Duration: 1 hour 45 minutes
Story: Come Play follows parents who fight to save their son (Oliver) when a mysterious creature from the other world, uses his electronic devices to break into the real world to take him away. The story comments on Oliver's loneliness portraying him as a non-verbal autistic who has trouble expressing himself and making friends.
Review: The film follows an autistic kid, Oliver (Azhy Robertson of Marriage Story) who has trouble communicating and expressing himself. The horror flick mainly focuses on Oliver and his relationship with his mother Sarah (Gillian Jacobs), who is trying her best while in the middle of a divorce with an inattentive father. Oliver who uses his phone to communicate and keep himself busy, one night finds a strange app on his phone called 'Misunderstood Monsters'.
The e-book of sorts will only let him read the story forward. As he swipes the pages, he begins to see Larry, a lonely, lanky skeletonoid creature looking for friendship, but it is not just in his phone. Oliver begins to hear pounding footsteps and the lights begin flickering too as Larry slowly appears behind him in real world.
Larry Was A Real 3D Puppy Used On Set Instead Of CGI
Directed by Jacob Chase, Come Play is an extended feature film that comes from a 2017 horror short film called Larry. Chase has kept the origins similar to the short, where Larry who lives on the other side of the screen can see you and only wants to make friends. Build for a tech-obsessed modern world, the story offers plenty of opportunities to explore a truly horror story. Larry too makes for a scary monster, but the makers have chosen to maintain a simplistic setting. The film also focuses more on its message of love and friendship than the age-old horror laden shindigs to impress the audience.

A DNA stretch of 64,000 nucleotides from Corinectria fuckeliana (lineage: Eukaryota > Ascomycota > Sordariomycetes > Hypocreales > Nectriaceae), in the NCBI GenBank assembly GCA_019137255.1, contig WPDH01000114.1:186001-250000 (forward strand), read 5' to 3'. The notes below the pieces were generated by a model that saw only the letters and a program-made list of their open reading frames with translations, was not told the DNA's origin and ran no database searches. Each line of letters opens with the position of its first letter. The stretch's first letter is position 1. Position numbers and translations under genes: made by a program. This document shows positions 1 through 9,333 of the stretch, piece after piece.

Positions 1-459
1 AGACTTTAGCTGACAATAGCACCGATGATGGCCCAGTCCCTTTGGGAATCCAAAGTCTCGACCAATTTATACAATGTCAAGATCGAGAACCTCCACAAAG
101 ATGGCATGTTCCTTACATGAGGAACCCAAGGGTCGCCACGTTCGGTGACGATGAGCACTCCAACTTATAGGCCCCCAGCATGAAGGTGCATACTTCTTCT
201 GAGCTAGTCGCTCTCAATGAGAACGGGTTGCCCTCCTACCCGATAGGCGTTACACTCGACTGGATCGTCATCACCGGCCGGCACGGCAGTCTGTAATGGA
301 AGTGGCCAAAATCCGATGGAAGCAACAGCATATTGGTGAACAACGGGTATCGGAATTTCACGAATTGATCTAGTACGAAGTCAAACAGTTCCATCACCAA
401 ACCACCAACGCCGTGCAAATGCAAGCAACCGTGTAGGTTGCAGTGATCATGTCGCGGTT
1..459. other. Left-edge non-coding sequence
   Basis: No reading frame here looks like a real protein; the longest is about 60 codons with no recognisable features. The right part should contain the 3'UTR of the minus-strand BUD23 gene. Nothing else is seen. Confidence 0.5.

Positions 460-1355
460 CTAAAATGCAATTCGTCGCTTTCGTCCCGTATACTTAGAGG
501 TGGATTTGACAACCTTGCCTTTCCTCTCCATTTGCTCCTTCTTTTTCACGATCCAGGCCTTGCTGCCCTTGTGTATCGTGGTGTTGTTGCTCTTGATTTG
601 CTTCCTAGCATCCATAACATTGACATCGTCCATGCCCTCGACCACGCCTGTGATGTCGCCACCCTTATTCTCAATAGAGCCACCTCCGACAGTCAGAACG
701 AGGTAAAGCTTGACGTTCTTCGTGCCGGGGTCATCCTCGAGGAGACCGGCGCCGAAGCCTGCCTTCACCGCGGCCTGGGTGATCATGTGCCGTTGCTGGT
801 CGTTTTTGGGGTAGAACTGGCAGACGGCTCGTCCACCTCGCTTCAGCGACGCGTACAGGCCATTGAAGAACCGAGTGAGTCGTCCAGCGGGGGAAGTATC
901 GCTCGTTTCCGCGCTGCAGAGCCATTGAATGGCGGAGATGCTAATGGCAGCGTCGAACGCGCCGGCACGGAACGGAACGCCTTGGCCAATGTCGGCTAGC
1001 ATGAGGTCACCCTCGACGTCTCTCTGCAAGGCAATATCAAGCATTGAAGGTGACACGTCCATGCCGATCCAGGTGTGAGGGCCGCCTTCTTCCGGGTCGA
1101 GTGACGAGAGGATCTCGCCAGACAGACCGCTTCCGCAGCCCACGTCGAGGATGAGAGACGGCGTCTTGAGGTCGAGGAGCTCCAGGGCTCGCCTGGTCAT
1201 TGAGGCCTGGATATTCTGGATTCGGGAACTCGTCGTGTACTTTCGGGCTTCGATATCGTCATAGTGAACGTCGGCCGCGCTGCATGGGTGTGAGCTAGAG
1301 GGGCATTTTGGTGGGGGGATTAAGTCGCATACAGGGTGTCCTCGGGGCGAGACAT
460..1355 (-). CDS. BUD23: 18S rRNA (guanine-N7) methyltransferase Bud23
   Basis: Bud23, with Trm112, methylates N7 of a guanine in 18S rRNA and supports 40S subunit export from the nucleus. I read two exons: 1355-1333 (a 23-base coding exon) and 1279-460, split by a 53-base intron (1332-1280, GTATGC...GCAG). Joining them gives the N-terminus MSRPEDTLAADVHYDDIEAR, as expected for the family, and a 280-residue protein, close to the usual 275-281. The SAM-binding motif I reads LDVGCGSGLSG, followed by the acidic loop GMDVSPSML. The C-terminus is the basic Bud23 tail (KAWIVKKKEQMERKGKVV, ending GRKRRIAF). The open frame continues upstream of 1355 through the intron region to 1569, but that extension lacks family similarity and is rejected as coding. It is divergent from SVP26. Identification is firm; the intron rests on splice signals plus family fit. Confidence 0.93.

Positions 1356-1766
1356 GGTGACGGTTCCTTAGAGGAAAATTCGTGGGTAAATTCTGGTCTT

Azhy Robertson As Oliver Takes The Weight Of The Entire Film
Come Play is more of a horror story for children but still has plenty satisfying jump scares as well as atmospheric scares. While a slow burn, the screenplay has been stretched to play out for about 100 minutes. Several other characters introduced in the film also provide very little information or depth to the story.
Come Play Releases On November 27
Azhy Robertson as Oliver makes up for the wafer-thin character and screenplay. We don't see him speak in the film, but that does not stop him from interacting with others, real or supernatural characters. Gillian Jacobs, who plays the mother enjoys the most screen time after Oliver Her performance as the desperate mother who is trying to help her son with something she does not understand, is what grounds the audience in the story.
Overall, Come Play turns out to be a less scary and predictable film, but its message about finding human connection among friends and family is surprisingly poignant and is true especially right now, with social distancing amidst a pandemic, forcing people to stay behind a screen.